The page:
In the Inner Sanctum of the Tent Protest Organizers

Behind the scenes, tent-protest organizers explain the processes involved in making decisions, how they try to avoid politics and where their money is coming from.

Imbued with renewed energy after last Saturday's estimated 300,000-person demonstration in Tel Aviv, members of Dror Israel - the parent organization of the Hanoar Haoved Vehalomed youth movement - met at the tent city on Rothschild Boulevard. One of them, wearing a blue shirt (symbolizing the status of the laborer, according to the movement) with red laces (symbolizing the workers' blood ) was ranting against the tycoons.

A few meters away, another member was passing out flyers condemning the government. "Fight to save your home," screamed one of the pamphlets. "The Israeli government's economic policies do not serve the needs of the country's citizens!"

Shlomo Artzi, protest, Daphni Leef
Nimrod Glickman

Hanoar Haoved activists now have representatives at 15 tent cities around the country, and meetings of all the other organizations taking part in the demonstrations are being held at the movement's headquarters in Tel Aviv. The movement has also contributed thousands of shekels to help fund the mass demonstrations.

Founded in 1924 in the spirit of the socialist labor movement, Hanoar Haoved currently has about 40,000 young members - Jews and Arabs - in several hundred branches. Overall, about 100,000 activists are involved in its various activities. Hanoar Haoved gets its funding from the Education Ministry and from municipalities. The ministry gives it NIS 13 million a year, which is 20 percent of the ministry's total budget for youth movements.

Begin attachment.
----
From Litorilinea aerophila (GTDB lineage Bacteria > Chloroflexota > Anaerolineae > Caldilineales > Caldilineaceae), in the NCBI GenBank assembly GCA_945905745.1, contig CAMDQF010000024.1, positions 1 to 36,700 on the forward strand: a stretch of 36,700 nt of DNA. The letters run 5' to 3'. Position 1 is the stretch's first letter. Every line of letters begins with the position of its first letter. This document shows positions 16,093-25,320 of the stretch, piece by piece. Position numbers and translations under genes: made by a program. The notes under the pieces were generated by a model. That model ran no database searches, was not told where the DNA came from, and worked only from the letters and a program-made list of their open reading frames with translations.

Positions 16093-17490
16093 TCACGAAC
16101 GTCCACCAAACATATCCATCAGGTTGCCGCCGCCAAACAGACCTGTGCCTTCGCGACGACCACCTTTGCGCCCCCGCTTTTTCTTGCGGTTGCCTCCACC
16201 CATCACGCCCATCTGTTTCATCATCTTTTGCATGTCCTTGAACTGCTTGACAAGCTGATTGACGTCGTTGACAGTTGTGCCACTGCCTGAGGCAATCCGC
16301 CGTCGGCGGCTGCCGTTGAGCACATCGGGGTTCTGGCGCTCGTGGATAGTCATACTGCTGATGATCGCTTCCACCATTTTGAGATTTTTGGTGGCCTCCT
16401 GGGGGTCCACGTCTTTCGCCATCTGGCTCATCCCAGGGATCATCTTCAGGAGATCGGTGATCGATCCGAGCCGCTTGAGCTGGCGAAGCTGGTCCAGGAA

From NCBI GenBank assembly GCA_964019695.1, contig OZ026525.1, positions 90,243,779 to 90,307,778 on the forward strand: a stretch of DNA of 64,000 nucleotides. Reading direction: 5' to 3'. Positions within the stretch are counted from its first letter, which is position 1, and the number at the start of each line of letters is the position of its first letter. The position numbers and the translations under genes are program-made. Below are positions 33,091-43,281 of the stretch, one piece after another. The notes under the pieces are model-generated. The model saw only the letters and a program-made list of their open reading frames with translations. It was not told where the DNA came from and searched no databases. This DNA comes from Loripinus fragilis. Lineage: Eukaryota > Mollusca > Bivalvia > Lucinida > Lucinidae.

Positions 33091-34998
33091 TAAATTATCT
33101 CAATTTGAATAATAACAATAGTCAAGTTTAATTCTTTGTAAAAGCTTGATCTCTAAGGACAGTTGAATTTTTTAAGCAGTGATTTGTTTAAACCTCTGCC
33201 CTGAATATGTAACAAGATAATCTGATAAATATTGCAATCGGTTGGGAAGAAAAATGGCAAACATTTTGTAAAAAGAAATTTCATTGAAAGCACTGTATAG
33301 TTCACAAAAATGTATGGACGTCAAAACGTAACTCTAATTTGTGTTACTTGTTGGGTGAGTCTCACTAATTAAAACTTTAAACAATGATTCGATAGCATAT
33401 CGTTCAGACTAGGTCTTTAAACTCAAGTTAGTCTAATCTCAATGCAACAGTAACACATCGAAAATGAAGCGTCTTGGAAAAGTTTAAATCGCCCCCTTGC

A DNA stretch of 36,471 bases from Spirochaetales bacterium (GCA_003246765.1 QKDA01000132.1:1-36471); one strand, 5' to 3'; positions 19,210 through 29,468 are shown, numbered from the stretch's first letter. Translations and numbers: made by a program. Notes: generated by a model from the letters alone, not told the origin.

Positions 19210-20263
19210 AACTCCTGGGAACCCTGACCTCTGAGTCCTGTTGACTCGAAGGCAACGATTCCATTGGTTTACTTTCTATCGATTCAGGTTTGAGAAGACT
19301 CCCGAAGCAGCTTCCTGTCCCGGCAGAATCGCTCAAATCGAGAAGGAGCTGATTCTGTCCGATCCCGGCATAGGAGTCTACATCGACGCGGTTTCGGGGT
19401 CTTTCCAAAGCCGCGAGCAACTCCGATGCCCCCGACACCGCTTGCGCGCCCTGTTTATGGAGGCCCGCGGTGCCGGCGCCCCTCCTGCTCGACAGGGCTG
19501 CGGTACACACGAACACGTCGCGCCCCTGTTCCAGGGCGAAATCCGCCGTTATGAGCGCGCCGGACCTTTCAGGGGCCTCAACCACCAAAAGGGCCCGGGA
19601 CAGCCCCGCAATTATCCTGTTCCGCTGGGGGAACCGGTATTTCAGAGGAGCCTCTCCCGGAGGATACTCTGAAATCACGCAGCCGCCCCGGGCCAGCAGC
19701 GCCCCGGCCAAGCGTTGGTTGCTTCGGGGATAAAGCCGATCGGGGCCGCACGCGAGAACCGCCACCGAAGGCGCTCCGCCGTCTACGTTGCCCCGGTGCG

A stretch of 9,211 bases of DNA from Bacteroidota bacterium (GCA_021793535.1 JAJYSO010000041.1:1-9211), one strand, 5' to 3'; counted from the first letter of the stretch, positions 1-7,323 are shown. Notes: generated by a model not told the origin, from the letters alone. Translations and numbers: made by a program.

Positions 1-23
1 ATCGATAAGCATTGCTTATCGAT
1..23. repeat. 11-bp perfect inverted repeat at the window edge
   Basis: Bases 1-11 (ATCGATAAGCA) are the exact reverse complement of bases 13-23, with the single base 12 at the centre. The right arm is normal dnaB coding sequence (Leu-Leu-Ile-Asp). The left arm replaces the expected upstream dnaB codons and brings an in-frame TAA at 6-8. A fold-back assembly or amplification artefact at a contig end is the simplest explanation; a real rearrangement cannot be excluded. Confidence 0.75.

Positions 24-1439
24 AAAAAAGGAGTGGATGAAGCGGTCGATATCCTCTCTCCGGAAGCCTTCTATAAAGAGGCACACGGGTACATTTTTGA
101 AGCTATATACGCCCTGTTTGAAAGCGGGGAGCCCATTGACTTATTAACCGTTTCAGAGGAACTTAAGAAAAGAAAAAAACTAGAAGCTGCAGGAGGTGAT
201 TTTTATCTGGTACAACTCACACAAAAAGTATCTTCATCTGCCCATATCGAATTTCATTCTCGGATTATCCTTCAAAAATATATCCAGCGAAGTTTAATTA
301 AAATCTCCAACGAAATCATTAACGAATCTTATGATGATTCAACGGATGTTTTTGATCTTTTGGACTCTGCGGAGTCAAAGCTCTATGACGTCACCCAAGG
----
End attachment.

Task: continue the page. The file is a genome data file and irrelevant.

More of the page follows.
For its part, Dror Israel is only one of the groups among the "protest organizers," who launched a small Facebook initiative that swelled to include several hundred thousand protesters around the country by last Saturday.

"When you are in the middle of the campaign, sometimes it's hard to say exactly where the decisions are being made. It's extremely fluid out there. This partly has to do with the fact that this protest is not organized. It is a campaign by all, and therefore cannot be institutionalized," said Uri Matoki, the spokesman of Dror Israel.

The protest movement's organization is led by 10 to 15 "veteran" activists, as they were there when the first tents were being put up. Several of them, including Daphni Leef and Stav Shafir, are now familiar names. A group called the "secret seven" meets every day, outside the tent city and the cameras' range. They make the important decisions, such as those concerning organization of the large-scale rallies, in conjunction with more established organizations such as the National Union of Israeli Students and the Dror Israel movement.

"Decisions are reached by consensus. If one of the sides has a different opinion, we seek a middle ground. So far, there hasn't been a single issue that we've been absolutely divided over. We will not make any move that not everyone can accept," said Yonatan Levi, a member of the septet.

Aside from the core leadership, there are several teams responsible for specific operational matters. They meet more frequently, sometimes several times a day. One of these teams deals with the details of producing and organizing the bigger demonstrations.

There is also a body that is being called the "national tent-city council," which includes two delegates from each tent city around the country. It convenes less frequently, and discusses issues dominating the discourse at each locale. In the wake of early tensions between the core leadership and people in the various tent cities, it was decided to periodically include representatives of those camps in the smaller group's discussions.

Alongside these two entities is a national-level group, whose members include representatives of the major social organizations, as well as delegates from the tent cities and the core leadership. It has met four times thus far. Its main concern has been drafting a list of demands for any future negotiations with the government. This week, its members were the ones who finalized the general vision statement now making the rounds at the various tent cities.

No political donors